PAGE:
First off, what is pelvic pain? That’s simple: it’s any pain you feel below your belly button and above your legs. And what causes it? That’s not so simple. There’s a huge list of possibilities for women, including menstrual cramps, endometriosis, and ovarian cysts. And then there’s another huge list of conditions affecting both women and men. This includes appendicitis, diverticulitis, fibromyalgia, colon cancer, and more.
Some of these are serious issues requiring immediate medical treatment. Others are less serious, but can still be resolved by a visit to your doctor. Sometimes, though, pelvic pain is a chronic annoyance with no known cause. Maybe you’ve followed all the posture tips and looked into your options for treating lower back pain, but nothing seems to work. What do you do then?
Above and beyond treatment options provided by your primary doctor or a pelvic health specialist — licensed medical help is very important — pelvic pain can often be alleviated with simple stretches.
Reducing Pelvic Pain with Stretches
Stretches for pelvic pain should be easy and relaxing. Don’t force yourself into the stretch, just let your body ease into it naturally to whatever depth feels comfortable. Then simply hold the position and breathe.
Deep, slow, calming breaths are great with these stretches. Inhale through your nose to fill your belly with air then slowly exhale. Focus on your breathing and keeping your neck and shoulders relaxed. Five to ten deep breaths per stretch should do it.
Supine Pelvic Floor Stretch — Lie on your back with your knees bent. Use your hands to pull both your knees simultaneously toward your chest. Let your knees move out toward the sides for a groin stretch. Relax your pelvic floor and glutes as you focus on your breathing.
Knee to Chest — Lie on your back with one leg straight and the other bent. Use your hand to pull the bent knee toward your chest. Relax your pelvic floor and glutes as you breathe. You can deepen the stretch if needed by bringing the knee toward the opposite shoulder. Repeat with the other leg.
Flat Frog — Lie on your back and bring the soles of your feet together, letting your legs form a diamond shape as you move your feet closer to your bottom. Relax your legs to let the knees fall to the sides. Alternatively, you can lie on your back on a bolster or pillows, with your bottom and legs unsupported to give yourself a slight back bend if this is comfortable.
Hip and Lower Back Twist — Lie on your back with hands to the side and legs outstretched. Bend one knee and bring it across to the opposite side of your body. Keep both shoulders against the ground as this stretch gives you a gentle lower back stretch.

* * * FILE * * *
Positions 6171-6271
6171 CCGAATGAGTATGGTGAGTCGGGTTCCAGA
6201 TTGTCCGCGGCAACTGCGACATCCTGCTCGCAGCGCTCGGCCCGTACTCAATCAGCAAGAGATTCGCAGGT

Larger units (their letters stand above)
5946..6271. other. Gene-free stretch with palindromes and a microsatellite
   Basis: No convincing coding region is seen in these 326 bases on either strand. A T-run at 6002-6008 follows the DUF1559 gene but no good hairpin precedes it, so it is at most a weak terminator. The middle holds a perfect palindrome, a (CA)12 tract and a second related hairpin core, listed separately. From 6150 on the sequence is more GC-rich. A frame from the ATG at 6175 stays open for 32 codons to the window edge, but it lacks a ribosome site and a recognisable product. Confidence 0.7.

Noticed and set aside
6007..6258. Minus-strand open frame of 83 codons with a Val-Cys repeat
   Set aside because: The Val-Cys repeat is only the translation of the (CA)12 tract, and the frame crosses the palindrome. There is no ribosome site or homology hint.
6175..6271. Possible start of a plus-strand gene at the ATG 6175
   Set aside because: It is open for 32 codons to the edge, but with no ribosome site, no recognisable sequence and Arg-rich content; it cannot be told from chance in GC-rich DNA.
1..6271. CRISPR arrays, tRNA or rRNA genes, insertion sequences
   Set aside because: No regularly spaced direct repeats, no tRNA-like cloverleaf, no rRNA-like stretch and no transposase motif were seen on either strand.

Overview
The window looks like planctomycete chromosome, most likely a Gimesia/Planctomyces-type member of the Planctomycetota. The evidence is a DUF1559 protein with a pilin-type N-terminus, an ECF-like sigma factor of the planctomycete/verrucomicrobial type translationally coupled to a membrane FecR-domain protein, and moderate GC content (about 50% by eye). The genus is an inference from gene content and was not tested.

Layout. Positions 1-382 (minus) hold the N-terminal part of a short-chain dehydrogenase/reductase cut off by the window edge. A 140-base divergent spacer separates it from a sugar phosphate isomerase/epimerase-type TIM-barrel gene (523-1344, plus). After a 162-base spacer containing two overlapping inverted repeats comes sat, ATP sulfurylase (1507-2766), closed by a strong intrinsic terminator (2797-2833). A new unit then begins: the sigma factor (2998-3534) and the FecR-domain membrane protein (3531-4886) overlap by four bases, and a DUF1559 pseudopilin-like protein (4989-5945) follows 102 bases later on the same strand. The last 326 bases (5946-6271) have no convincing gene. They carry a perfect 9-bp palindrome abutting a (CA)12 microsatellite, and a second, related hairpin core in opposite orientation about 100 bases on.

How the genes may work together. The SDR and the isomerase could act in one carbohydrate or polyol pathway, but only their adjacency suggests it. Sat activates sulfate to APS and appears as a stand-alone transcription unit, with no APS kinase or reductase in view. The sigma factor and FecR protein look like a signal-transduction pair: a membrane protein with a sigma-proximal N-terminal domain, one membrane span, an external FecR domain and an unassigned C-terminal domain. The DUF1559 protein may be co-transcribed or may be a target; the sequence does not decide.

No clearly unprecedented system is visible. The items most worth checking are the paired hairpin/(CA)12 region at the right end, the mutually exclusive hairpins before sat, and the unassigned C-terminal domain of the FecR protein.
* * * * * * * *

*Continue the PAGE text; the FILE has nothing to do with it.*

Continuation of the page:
Cobra Pose — Lie on your stomach now with your legs straight. Lift your torso as you move your elbows beneath your shoulders with your forearms and palms flat to the ground ahead of you. Don’t let your shoulders rise up toward your ears. Take a deep breath as you prop yourself up on your forearms so that your upper body rises up like a cobra snake. Alternatively you can straighten your arms for a higher rise and deeper stretch. Hold the position as you take five deep breaths. Lower yourself back down, then repeat five times.
Child’s Pose — On your hands and knees with your feet closer together and your knees farther apart, lower your bottom to your heels as you keep your arms outstretched, palms on the ground. Rest your head on the floor if that’s comfortable, and hold for thirty seconds. Remember those breaths.
Happy Baby — Lie on your back again with your knees bent. Reach your arms between your legs to grab the bottoms of your feet, which should now be pointing up in the air. Rock like a baby if that sounds like fun. Breathe. Relax. Enjoy.
Deep Squat — Stand with your feet apart and your toes pointed out to the sides. Slowly lower your butt toward the floor as you keep your feet flat on the ground. Go as deep as you can. You may need to adjust the width of your feet and you might need to hold a prop to help your balance. Also, this one can be difficult if you have knee trouble, so use caution. Hold this relaxed squatting position as you breath. Stand, then repeat several times.
These are great stretches for helping with pelvic pain, but don’t feel like you need to do them all. Just find the ones that feel good and work the best for you.